Often I will use this book with students with limited experience with applied lessons. Sometimes students are very comfortable playing in a large ensemble where there is a conductor and relatively steady pace. When this pulse has to come from the student himself, problems can present themselves.

Practically, I will usually include one or two pages per week. The student is free to work through these however he or she would like, but we always “perform” them the same way in lessons. If they feel comfortable with the material, I turn on a metronome click and off they go, playing the rhythm printed at the top of the staff. If they aren’t comfortable with the material, I have them talk through, analyze, and clap the rhythm in question. We continue to work on smaller and smaller sections to zoom in on the trouble spots. Once we practice it (much in the same way we would practice an excerpt from their etudes or repertoire), they play through it on the flute.

In my experience, working through these exercises results in significant improvement. Even working through approximately half of the book sets student flutists up for success in most rhythms they will encounter in the standard repertoire. Lesson time is at a premium (especially when underclassmen have a 30-minute lesson each week) but this book is worth fitting in. The fundamental skills gleaned from it pay off dividends when learning the vast majority of our repertoire.

Applied Teaching in Woodwind Pedagogy

I teach woodwind pedagogy at South Dakota State University each fall, and it is always a juggling act. I like the text I use (Teaching Woodwinds, Mountain Peak Music) and I’m confident that my students will be able to employ it later as a helpful resource when they are in the trenches. However, it is difficult to juggle the presentation of brand new material about five different instruments and provide them with enough playing in-class playing time during the semester in a class that meets for only 50 minutes twice a week. Some of the material in the text is obviously best left for when the students actually need it (such as repertoire guides and the like) but some needs to be addressed in class. And while the performance bar is “fifth grade proficiency,” I think providing them with a beginning band in-class performance experience is valuable for many reasons. I also think it’s important for them to have the opportunity to do some teaching during the course of the class. I tweak the syllabus every year but I generally include the following components: going over the most basic, essential information on each of the five woodwinds; playing in a simulated band class frequently; and having them give mini lessons to classmates on one woodwind instrument they’ve had some experience with. This last component is what I’ll focus on for the rest of this post.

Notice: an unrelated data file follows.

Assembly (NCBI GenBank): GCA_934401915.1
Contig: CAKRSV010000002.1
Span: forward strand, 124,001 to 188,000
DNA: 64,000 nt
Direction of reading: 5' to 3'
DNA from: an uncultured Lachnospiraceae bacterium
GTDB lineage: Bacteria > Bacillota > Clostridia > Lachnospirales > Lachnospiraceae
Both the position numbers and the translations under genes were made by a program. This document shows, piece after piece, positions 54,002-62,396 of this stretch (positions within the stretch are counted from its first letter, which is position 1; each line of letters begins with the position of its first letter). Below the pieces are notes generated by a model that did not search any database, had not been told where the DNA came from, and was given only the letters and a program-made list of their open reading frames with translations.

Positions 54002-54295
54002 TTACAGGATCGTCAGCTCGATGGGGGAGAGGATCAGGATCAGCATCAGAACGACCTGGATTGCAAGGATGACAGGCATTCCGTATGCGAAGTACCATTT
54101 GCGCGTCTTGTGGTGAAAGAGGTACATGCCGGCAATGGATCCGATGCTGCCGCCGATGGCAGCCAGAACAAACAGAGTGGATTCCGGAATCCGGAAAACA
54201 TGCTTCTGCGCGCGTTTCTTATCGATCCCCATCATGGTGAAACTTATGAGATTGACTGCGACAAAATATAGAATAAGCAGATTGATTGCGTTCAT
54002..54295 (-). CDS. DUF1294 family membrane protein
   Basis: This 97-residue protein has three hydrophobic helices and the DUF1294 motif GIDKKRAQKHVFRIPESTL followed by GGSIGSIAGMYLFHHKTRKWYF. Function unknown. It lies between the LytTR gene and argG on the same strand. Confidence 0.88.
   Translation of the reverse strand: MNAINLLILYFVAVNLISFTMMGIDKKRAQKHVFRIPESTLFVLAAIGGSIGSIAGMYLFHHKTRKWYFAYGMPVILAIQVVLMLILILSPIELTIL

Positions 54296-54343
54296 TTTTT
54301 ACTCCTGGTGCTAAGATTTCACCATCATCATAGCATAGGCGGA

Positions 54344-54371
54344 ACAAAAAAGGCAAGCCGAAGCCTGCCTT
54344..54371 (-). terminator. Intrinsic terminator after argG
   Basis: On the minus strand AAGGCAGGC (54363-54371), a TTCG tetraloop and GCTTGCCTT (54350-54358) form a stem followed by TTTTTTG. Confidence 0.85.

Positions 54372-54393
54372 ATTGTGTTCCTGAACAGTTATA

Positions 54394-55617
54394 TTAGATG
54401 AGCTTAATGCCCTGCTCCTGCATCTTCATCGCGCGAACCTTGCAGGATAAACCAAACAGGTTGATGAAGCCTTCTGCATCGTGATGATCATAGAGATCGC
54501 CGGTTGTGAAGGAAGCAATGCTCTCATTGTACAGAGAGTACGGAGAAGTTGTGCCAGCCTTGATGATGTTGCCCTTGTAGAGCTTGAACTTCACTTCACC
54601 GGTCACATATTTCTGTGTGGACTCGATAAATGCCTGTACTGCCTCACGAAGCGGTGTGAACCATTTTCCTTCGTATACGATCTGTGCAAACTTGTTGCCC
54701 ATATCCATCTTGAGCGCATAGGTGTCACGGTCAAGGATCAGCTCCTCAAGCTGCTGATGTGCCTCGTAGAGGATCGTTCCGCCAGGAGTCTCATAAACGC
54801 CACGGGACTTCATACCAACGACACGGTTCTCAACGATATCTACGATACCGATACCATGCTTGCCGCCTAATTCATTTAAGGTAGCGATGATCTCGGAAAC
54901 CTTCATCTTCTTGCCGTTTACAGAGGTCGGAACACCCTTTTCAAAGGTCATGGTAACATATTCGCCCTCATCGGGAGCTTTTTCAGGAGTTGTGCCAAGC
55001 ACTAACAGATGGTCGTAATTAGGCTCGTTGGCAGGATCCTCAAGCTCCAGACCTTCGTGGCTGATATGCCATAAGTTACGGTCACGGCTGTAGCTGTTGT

Each student is required to give one mini-lesson during the course of the semester. There are a lot of factors that go into the timing of these lessons; some students have had previous woodwind experience and others have not. To even the playing field (and to get the pace of the course well-established), I don’t schedule these until after the students have been tested on their first woodwind. This is approximately one-third of the way through the semester, and I can assume that every student in the class has some basic skills on at least one woodwind instrument at that point. I usually stagger these throughout the remainder of the semester so entire class periods aren’t full of nothing but lessons.

During the lesson, the teaching student is required to cover material that would be appropriate for a “first lesson.” In South Dakota, it is common for band directors to also give a one-on-one lesson to each student during the week. Therefore, these are skills that really will be likely components in their jobs. In my class, the teaching student will explain how to sit properly, open the case, and assemble the instrument. Depending on how quickly they are able to proceed, the student might try getting a sound out of the instrument (or perhaps just the head joint, mouthpiece, or reed). The teaching student demonstrates disassembly and proper placement of the parts in the case. Cleaning the instrument is also addressed. As these lessons take place, there are often snags – the student might have difficulty lining up the parts appropriately during assembly or might have trouble getting a sound. The teaching student is then tested and must use troubleshooting skills to work through the challenge. Most of the time, it goes well; even if it doesn’t, it’s a great simulation of the kind of situation they will be in once they are in a teaching job.